The market reacts to Vodafone's purchase of Hutchison Essar

Vodafone values Hutchison Essar at $18.8 billion. Vodafone investors cheer but analysts are more cautious and telecom shares across Asia feel a trickle-down effect.
When the deal was announced early Monday morning it almost seemed anti-climatic. Given the media frenzy leading up to the announcement, VodafoneÆs acquisition of a controlling interest in Hutchison Essar, India's fourth-largest mobile-phone company, was devoid of much controversy.

The deal implies an enterprise value of $18.8 billion for Hutchison Essar, squarely in the range of the $18-$20 billion that was being estimated. Hutchison will assume $1.96 billion of net debt - $1.33 billion at the Hutchison Essar level and the balance of $630 million at a holding company level. That means Hutchison Telecom International (HTIL) will receive a net cash consideration of $11.1 billion for its 67% stake in Hutchison Essar.

John Bond, Vodafone chairman, says: ôIndia is destined to become one of the largest and most important mobile markets in the world and this acquisition will enable our shareholders to benefit from our increased investment in this market.ö

Vodafone will make an offer to buy the Essar groupÆs 33% stake in Hutchison Essar at the same price it has agreed with HTIL. Vodafone's CEO, Arun Sarin, told media that Vodafone would welcome Essar as a partner and further that it was the view of Vodafone, its lawyers and HTIL, that Essar does not have a first right of refusal on the shares. No reaction from Essar has - as yet - contradicted this understanding.

Neha Gupta, senior research analyst at Gartner, says through the deal Vodafone aims to ôraise its exposure to high-growth emerging markets and offset prospective Ebitda declines in Europe.ö

Analysts were generally guarded in their reaction, saying that the pricing was at the top of the range for the asset and India would need to continue to demonstrate high-growth rates for Vodafone to earn a return. Macquarie research estimated the price valued Hutchison Essar at a forward enterprise value to Ebitda multiple of 16.4 times, significantly higher than Bharti which trades at 13.6 times and Reliance which trades at 11.7 times.

The valuation of $18.8 billion suggests a per subscriber value in the $850-$900 range (depending on the base), an aggressive number for a country where ARPU (average revenue per user) is already declining and expected to decline further.

GartnerÆs Gupta explains why the ARPU decline does not seem to be factored into the valuation. "The dip in voice ARPU is expected to be compensated (though not fully) by an increase in ARPU from data and value-added services, thus helping sustain the overall ARPU. The volume growth in wireless subscribers that is expected along with this is in the range of 28% to 30% a year."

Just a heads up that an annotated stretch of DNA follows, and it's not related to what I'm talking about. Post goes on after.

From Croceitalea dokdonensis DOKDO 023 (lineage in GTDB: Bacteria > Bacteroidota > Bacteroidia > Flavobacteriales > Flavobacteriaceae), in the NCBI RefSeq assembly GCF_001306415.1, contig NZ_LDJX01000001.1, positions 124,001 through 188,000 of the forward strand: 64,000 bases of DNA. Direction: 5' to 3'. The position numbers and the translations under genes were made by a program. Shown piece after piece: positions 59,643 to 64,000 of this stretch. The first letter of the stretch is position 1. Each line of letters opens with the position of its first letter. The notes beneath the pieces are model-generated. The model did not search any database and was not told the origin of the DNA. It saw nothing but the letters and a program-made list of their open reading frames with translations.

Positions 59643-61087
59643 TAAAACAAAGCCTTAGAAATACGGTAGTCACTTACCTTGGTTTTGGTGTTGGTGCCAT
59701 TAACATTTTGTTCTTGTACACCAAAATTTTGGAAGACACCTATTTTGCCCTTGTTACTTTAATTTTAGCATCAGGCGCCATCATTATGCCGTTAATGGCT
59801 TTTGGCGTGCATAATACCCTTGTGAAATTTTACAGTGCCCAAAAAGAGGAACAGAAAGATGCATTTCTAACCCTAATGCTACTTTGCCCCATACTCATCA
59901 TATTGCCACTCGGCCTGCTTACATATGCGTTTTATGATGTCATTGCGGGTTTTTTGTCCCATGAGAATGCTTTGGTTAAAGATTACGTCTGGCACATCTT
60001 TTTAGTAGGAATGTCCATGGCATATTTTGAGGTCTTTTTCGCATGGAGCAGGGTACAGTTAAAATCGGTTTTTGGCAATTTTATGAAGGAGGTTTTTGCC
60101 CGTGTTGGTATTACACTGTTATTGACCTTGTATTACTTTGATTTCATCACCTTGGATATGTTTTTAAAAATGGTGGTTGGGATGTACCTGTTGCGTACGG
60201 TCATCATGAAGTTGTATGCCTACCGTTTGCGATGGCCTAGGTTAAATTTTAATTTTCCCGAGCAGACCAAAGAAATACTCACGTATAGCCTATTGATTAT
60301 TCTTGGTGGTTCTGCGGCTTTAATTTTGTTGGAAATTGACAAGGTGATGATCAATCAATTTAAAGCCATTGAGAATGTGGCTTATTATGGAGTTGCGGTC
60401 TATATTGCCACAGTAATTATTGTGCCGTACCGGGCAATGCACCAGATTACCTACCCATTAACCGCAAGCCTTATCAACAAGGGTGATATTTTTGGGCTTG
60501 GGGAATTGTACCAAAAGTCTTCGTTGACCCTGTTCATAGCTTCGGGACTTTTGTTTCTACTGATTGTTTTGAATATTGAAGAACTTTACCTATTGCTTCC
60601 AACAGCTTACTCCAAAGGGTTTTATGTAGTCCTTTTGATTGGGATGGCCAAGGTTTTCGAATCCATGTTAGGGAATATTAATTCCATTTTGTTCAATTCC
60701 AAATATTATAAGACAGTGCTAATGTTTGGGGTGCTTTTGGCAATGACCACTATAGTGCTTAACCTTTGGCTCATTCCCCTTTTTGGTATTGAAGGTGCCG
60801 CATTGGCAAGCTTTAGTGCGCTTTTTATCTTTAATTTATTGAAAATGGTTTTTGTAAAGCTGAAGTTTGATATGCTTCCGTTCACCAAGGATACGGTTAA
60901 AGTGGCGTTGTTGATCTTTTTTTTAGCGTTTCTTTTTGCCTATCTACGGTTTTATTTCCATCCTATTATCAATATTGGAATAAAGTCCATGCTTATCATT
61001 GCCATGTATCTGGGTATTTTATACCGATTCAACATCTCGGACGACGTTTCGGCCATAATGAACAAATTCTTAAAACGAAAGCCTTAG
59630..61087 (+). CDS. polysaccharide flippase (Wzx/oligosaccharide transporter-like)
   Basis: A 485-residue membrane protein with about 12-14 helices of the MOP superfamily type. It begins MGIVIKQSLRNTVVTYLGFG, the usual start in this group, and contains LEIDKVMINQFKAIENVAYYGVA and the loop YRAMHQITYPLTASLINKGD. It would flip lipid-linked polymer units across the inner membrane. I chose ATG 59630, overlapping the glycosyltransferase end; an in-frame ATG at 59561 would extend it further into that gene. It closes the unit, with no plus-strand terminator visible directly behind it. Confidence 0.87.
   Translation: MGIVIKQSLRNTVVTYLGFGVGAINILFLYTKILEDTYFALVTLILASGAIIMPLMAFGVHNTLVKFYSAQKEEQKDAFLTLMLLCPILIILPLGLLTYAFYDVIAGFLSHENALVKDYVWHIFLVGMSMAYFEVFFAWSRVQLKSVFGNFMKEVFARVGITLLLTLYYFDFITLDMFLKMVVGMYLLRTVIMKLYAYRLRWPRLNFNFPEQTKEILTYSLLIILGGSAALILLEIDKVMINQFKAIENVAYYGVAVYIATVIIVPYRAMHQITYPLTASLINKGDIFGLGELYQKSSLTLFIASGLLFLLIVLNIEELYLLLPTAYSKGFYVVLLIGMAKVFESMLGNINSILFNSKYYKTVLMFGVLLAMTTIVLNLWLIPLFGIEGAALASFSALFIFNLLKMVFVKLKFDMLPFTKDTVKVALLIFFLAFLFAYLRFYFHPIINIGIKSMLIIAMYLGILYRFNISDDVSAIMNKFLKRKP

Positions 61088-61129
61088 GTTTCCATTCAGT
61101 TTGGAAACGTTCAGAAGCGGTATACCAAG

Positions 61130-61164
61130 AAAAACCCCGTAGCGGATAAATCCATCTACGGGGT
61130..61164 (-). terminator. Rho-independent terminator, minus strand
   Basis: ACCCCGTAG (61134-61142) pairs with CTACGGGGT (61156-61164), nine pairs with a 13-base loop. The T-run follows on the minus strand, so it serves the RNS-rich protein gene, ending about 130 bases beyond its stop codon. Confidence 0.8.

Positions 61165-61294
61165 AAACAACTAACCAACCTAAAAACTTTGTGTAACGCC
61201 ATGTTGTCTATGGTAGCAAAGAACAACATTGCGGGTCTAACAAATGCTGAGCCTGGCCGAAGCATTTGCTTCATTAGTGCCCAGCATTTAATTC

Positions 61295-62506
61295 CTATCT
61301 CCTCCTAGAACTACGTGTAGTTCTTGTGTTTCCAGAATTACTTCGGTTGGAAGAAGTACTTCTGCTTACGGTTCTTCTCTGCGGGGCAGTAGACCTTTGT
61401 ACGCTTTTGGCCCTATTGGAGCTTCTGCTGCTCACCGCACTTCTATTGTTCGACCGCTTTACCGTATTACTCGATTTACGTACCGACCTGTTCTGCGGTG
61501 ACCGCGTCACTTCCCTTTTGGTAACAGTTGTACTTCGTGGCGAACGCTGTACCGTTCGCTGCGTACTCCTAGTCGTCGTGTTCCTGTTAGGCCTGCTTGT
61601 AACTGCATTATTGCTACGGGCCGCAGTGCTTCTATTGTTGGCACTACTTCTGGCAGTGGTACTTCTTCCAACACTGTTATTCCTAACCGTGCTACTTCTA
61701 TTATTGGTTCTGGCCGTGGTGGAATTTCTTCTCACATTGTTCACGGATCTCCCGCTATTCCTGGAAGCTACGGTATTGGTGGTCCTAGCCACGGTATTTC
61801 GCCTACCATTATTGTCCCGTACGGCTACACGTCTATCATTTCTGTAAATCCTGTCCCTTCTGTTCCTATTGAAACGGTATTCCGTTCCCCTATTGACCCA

There are other reasons which make Vodafone bullish on India. GartnerÆs Gupta elaborates: ôTeledensity grew steeply by 50% in 2006 to reach 17.16% in December 2006 as compared to 11.43% in December 2005. Subscribers are expected to grow to 250 million by 2007 and 500 million by 2010. Most of this growth will come from the wireless segment. Hutch has a strong brand value and sits on a customer base that yields a higher ARPU than customers of other wireless operators.ö

Pursuant to the deal, Vodafone has given a Bharti group company the option to buy its 5.6% listed direct interest in Bharti for $1.6 billion, double the price of $0.8 billion at which the stake was acquired in 2005. If Bharti chooses not to, Vodafone has the right to sell the stake. Vodafone will retain its 4.4% indirect interest in Bharti, and will now account for it as an investment.

Bharti and Vodafone announced an MOU on a range of areas including infrastructure sharing, roaming and long-distance services. Sunil Bharti Mittal, chairman and managing director of Bharti, says: ôToday, the Indian telecom sector is one of the most sought after in the world and the (Vodafone) bid is a strong endorsement of the government policy to promote the telecom sector.ö

Despite all the bonhomie, telecom shares across Asia lost ground in trading on Monday.

Bharti shares gained initially but then mirrored a broader market trend and fell 3.44% on the NSE to Rs726 ($16.53). The market lost 3% dragged down by metals and capital goods stocks.

The other frontrunner in the race for the HTIL stake, Reliance Communications saw its shares fall 4.4% to Rs455. Reliance had been hopeful bidder - confident that it could benefit from synergies between its CDMA technology and HutchÆs GSM base.

Elsewhere in Asia, Singapore Telecommunications shares fell 2.3% to S$3.34 ($2.18). Analysts commented that investors had hoped SingTel would buy Vodafone's stake in Bharti.

China Mobile shares fell 1.6% to HK$75.20 ($9.62) on speculation that Vodafone would liquidate part of its China Mobile stake to finance its India bid. The stake had been acquired by Vodafone between 2000 and 2002.

Hutchison Telecom was suspended from trading in Hong Kong early on Monday pursuant to an announcement regarding a substantial asset disposal. HTIL issued a statement that it expected to realise a pre-tax profit of $9.6 billion from the deal though it did not comment on the use of funds. Going by Hutch's past dividend policy, shareholders are likely to receive a healthy share of the proceeds.

Despite the notes of caution sounded by analysts and the drag effect the deal seemed to have on telcos in Asia, it did not rain on Sarin's parade. Vodafone shareholders supported the acquisition and seemed to share his bullish outlook on the country of his birth. In early trading, Vodafone's shares were up 2.5% at ú1.53 ($2.98) before profit-taking forced it down to close around ú1.52.

UBS advised Vodafone and Goldman Sachs advised Hutchison on the transaction.
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